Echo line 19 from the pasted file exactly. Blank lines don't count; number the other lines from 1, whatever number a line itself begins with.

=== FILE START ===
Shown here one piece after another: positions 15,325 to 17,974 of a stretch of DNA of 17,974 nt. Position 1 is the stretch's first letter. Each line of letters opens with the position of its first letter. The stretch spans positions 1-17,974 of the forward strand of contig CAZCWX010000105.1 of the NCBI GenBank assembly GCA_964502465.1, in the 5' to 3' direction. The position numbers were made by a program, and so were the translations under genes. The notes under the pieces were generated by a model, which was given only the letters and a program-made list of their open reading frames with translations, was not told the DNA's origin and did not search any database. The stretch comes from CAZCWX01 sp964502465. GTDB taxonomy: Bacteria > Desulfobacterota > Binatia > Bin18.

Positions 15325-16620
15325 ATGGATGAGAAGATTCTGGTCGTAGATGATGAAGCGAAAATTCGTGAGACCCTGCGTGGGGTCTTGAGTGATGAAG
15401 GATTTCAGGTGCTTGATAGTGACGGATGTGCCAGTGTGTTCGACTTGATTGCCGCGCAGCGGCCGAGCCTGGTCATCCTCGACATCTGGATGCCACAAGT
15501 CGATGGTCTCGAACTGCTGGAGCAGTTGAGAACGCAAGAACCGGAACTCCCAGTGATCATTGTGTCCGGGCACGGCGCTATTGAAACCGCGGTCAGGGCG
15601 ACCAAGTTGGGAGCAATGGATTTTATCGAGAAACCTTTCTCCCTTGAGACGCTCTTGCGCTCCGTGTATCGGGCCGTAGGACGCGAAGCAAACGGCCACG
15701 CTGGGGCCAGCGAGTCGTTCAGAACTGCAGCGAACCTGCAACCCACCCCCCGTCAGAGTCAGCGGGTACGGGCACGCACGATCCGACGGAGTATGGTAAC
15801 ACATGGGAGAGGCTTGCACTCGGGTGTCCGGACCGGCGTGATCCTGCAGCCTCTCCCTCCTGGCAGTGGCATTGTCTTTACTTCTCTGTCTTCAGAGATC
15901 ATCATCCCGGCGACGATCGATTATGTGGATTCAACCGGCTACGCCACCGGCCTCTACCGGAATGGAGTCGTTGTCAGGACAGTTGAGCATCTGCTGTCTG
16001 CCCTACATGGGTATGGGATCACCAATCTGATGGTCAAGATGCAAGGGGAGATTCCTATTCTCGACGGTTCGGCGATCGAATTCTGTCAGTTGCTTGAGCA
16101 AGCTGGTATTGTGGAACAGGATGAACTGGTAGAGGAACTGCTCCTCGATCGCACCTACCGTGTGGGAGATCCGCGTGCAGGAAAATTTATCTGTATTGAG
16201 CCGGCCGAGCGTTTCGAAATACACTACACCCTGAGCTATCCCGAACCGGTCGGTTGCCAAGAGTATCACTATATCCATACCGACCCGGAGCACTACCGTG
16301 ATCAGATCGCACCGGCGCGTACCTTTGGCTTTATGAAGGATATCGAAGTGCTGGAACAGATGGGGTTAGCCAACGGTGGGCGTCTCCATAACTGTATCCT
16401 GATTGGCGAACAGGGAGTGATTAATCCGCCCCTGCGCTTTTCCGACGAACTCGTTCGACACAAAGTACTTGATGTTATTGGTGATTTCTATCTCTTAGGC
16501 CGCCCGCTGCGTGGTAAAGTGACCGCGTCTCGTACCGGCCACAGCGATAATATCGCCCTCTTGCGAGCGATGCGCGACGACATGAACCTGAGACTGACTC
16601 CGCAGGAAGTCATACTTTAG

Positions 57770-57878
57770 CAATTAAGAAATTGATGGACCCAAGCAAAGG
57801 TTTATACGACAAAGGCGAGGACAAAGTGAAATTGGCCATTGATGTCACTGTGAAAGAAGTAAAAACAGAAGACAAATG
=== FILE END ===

57801 TTTATACGACAAAGGCGAGGACAAAGTGAAATTGGCCATTGATGTCACTGTGAAAGAAGTAAAAACAGAAGACAAATG